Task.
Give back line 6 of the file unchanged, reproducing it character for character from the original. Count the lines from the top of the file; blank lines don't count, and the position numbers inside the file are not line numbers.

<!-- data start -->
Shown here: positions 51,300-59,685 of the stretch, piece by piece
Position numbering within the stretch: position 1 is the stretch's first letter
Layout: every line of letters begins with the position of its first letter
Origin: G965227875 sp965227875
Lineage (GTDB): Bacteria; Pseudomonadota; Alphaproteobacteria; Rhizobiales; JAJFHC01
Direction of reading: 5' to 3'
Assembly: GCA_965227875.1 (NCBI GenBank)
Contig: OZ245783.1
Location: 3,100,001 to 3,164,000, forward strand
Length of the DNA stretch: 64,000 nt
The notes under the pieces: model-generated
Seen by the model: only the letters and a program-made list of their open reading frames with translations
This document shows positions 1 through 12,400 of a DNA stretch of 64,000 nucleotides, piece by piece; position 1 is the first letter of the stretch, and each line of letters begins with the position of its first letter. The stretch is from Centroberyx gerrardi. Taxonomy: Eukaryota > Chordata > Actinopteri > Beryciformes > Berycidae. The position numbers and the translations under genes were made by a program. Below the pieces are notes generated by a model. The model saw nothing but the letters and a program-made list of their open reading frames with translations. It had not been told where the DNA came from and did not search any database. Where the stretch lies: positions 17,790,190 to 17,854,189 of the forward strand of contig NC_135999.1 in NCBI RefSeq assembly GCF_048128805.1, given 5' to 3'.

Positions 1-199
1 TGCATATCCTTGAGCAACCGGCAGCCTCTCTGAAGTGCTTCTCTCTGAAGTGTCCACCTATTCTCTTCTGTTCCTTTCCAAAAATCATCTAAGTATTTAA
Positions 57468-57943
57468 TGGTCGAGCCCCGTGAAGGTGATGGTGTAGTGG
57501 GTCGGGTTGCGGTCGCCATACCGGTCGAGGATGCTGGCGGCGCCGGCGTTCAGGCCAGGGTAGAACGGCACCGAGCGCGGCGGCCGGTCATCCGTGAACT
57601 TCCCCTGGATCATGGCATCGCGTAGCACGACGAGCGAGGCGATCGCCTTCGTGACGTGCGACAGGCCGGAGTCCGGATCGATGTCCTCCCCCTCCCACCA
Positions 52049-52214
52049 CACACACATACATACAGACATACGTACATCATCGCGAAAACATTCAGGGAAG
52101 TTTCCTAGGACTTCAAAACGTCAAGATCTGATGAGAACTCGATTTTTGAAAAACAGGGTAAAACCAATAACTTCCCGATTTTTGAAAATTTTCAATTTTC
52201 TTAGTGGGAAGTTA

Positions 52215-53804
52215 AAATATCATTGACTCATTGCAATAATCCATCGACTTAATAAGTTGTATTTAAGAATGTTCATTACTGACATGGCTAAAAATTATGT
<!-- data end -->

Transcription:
Direction of reading: 5' to 3'